In early December, the Centers for Medicare & Medicaid Services (“CMS”) issued its Calendar Year (“CY”) 2021 Medicare Physician Fee Schedule (“MPFS”) final rule (“Final Rule”). Among many other changes, CMS finalized three key payment policy updates impacting non-physician practitioners (“NPPs”), including: (1) clarification that pharmacists may provide services on an incident-to basis; (2) making permanent the ability for NPPs to supervise diagnostic tests; and (3) clarification that physicians and NPPs may review and verify (rather than re-document) notes in the medical record made by members of the medical team.

  1. Pharmacists Providing Services on Incident-To Basis

CMS reiterated its clarification from its COVID-19 Interim Final Rule with Comment Period (“IFC”), published May 8, 2020, that pharmacists fall within the regulatory definition of “auxiliary personnel” under the “incident to” regulation at 42 C.F.R. § 410.26. Accordingly, pharmacists may provide services incident-to a physician or NPP’s professional service under the appropriate level of supervision provided that: (i) the criteria at § 410.26 is met which require in part, the services provided in a noninstitutional setting, be an integral part of the physician services, and under the required level of supervision; and (ii) payment is not made under the Medicare Part D benefit. Note, this is not a regulatory change on the part of CMS, but rather a clarification of the current regulatory requirements.

While pharmacists may provide services on an “incident-to” basis, CMS clarified there is no statutory benefit to allow pharmacists to enroll, bill and receive direct payment under the MPFS.

  1. NPP Supervision of Diagnostic Tests

Prior to the COVID-19 public health emergency, physicians and certain NPPs could order diagnostic tests when they used the results of the tests to manage the beneficiary’s specific medical problem and, in some cases, perform the tests without physician supervision. However, only physicians were generally permitted to supervise diagnostic tests. In the May 8th COVID-19 IFC, CMS permitted (on an interim basis) PAs, NPs and certain other NPPs to supervise diagnostic tests. CMS finalized a proposal to make the relaxed supervision requirements permanent in the CY 2021 Final Rule. Notably, PAs, NPs and certain other NPPs (e.g., certified registered nurse anesthetists and certified nurse midwives) may provide this supervision only to the extent that they are authorized to do so under the scope of their practice and applicable State law. In this regard, is it important for NPPs to understand the State law and scope of practice applicable to their professional license.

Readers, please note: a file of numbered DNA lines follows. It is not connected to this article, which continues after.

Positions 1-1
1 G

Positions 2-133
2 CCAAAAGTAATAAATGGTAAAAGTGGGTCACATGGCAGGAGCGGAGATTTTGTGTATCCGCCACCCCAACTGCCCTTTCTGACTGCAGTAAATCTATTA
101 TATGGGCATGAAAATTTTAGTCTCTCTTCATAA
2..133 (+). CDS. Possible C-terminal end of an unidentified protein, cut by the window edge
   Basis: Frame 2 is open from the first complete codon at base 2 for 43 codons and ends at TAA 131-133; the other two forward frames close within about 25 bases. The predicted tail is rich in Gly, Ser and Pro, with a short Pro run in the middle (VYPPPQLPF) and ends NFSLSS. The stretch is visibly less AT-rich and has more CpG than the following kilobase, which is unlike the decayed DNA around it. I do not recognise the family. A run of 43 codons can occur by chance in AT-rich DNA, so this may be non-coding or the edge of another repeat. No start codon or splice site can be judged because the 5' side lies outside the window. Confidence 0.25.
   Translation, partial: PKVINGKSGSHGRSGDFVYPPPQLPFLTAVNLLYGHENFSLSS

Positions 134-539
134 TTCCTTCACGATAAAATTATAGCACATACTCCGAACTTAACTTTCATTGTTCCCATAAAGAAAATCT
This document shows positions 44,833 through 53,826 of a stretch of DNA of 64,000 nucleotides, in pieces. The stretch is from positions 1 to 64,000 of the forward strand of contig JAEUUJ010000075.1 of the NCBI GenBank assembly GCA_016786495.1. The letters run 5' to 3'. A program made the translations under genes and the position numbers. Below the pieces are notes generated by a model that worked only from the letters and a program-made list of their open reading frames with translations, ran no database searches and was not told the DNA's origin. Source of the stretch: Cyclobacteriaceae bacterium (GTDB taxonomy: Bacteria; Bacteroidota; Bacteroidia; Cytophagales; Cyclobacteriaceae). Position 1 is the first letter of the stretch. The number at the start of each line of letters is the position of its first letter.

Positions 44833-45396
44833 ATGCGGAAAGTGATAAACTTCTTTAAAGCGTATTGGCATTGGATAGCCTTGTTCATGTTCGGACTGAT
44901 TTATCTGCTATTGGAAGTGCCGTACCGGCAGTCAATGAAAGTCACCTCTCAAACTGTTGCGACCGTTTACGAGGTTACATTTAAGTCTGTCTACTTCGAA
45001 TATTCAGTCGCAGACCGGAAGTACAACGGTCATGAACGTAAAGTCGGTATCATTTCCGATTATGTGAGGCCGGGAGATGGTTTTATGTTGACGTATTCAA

Additionally, CMS finalized its proposal to include certified registered nurse anesthetists (“CRNAs”) to the group of specified NPPs that are permitted to supervise the performance of diagnostic tests as permitted within their scope of practice and state law. CMS will amend the regulations at § 410.32 to enable these NPP supervision changes.

  1. Medical Record Documentation

Finally, CMS reemphasized its position established in the CY 2020 MPFS Final Rule that any individual who is authorized under Medicare to furnish and bill for the professional services that they provide may review and verify (sign and date) the medical record for the services they bill rather than re-document the notes in the medical record made by physicians, residents, nurses and students or other medical team members. CMS confirmed this policy applies to individuals whether or not they are acting in a teaching role and also applies to therapists. CMS further emphasized that while any member of the medical team may enter information into the medical record, only the billing provider may review and verify notes made in the record by others for the services the billing provider furnishes and bills. This means that the billing professional must review and verify that the information in the medical record is accurate and complete.

Importantly, information entered into the medical record should demonstrate the services are reasonable and necessary. Additionally, the new medical record flexibility does not negate the teaching physician rules, split/shared visit rules or other aspects of the service provided.

Practical Takeaways

  • Pharmacists may provide services incident-to a physician or NPP’s professional service; however, pharmacists are still not permitted to directly bill and receive payment under Medicare Part B.
  • Effective January 1, 2021, NPs, CNSs, PAs, CNMs and CRNAs may supervise the performance of diagnostic tests within their scope of practice and state law.
  • Under the new medical record documentation policy, while the billing provider is no longer required to re-document notes made in the medical record by other medical team members, the medical record must always support the medical necessity for the services that were provided and the billing provider remains responsible for the accuracy of the information included on the claim.